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Copper Drops From Four-Month High on Europe Debt-Crisis Concern

Copper declined for the first time in three days on speculation that Europe’s debt crisis will worsen, derailing the global economic recovery and eroding demand for industrial metals.

Copper for three-month delivery fell as much as 0.4 percent to $8,270.50 a metric ton on the London Metal Exchange and was at $8,284.75 at 11:25 a.m. in Tokyo. The price touched $8,346 yesterday, the highest level since Oct. 5. Futures for delivery in May were little changed at 59,900 yuan ($9,615) a ton on the Shanghai Futures Exchange.

Spanish Premier Mariano Rajoy faces opposition calls to resign amid contested reports about illegal payments, and Italy’s Silvio Berlusconi narrowed the front-runner’s lead before elections this month. The dollar strengthened against the euro, reducing the appeal of raw materials as alternative investments.

“Renewed concern over Europe’s debt crisis and the dollar’s strength provided copper an opportunity to take a breath after reaching a four-month high,” said Hwang Il Doo, a senior trader at Korea Exchange Bank (004940) Futures Co. in Seoul. The European Central Bank meets on Feb. 7 while euro-area leaders gather for a summit on Feb. 7-8.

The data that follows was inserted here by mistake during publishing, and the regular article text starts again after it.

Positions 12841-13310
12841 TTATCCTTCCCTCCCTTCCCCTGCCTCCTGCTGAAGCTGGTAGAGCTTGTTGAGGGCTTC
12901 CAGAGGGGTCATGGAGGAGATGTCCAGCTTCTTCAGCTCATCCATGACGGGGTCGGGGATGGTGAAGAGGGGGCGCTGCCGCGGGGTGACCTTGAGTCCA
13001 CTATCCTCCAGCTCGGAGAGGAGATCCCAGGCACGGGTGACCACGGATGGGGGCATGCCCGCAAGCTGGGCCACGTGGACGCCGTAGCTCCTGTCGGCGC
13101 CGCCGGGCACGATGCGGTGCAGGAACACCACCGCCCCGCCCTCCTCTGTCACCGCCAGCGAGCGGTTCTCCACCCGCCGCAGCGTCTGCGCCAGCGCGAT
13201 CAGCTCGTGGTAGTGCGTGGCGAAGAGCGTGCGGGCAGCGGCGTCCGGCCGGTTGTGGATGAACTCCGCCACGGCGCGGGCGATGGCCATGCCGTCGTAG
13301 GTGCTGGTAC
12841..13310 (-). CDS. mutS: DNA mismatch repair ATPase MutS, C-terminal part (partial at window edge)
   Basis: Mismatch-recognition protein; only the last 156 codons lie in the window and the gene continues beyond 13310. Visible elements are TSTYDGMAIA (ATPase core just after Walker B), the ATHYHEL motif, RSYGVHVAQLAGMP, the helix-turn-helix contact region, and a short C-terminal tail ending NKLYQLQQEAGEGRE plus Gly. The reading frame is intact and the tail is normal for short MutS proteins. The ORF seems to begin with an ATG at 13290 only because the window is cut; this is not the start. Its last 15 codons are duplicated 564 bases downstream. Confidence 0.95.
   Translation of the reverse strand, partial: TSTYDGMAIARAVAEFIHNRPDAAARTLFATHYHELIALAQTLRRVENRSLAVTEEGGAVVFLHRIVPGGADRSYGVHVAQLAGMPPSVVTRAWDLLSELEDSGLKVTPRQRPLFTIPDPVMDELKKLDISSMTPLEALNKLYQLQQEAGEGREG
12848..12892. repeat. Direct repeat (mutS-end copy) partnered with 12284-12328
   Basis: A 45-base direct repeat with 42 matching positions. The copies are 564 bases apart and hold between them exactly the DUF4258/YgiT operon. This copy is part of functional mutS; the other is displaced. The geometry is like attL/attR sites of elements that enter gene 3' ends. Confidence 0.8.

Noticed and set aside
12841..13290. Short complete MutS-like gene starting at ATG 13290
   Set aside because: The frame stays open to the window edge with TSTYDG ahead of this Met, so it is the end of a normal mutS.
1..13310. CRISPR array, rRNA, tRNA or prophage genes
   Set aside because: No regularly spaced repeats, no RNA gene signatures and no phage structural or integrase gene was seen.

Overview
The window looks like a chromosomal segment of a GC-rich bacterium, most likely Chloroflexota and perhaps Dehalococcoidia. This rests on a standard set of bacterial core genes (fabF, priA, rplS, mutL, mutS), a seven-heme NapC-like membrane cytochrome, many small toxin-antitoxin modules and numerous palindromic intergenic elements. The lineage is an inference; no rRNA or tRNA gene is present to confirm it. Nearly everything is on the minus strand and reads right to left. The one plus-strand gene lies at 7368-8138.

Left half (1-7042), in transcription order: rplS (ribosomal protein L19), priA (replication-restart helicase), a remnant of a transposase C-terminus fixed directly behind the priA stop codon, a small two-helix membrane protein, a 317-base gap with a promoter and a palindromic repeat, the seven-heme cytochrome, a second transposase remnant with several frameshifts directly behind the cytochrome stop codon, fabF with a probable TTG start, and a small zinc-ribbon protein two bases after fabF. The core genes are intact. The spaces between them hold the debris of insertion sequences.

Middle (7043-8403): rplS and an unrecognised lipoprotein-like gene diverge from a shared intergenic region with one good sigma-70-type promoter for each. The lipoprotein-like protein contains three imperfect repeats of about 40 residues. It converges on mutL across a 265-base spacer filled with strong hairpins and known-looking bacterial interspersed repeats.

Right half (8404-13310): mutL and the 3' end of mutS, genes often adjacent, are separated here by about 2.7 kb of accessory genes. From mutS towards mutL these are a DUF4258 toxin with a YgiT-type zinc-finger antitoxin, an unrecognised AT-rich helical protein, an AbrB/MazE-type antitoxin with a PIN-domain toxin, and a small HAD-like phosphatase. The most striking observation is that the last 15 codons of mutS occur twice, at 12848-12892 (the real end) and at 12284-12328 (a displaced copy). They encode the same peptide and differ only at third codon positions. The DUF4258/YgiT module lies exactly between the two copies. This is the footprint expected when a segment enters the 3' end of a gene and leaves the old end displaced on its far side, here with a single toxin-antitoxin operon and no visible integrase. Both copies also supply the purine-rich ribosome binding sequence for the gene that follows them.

“We could see prices push still higher as we near the Lunar New Year holiday in China, with copper potentially rallying to $8,430 in the next week,” analysts led by Mark Pervan at Australia & New Zealand Banking Group Ltd. (ANZ), said in a report today. Still “we don’t expect these gains to last and may see a retracement back to $8,150 soon after the holiday.”

Copper for delivery in March was little changed at $3.765 a pound on the Comex in New York. On the LME, zinc fell 1 percent to $2,163 a ton after touching $2,190 yesterday, the highest since Jan. 27, 2012 and nickel declined 0.8 percent to $18,573 a ton after reaching $18,770 yesterday, a four-month high. Aluminum and lead also dropped.

To contact the reporter on this story: Jae Hur in Tokyo at jhur1@bloomberg.net

To contact the editor responsible for this story: Brett Miller at bmiller30@bloomberg.net

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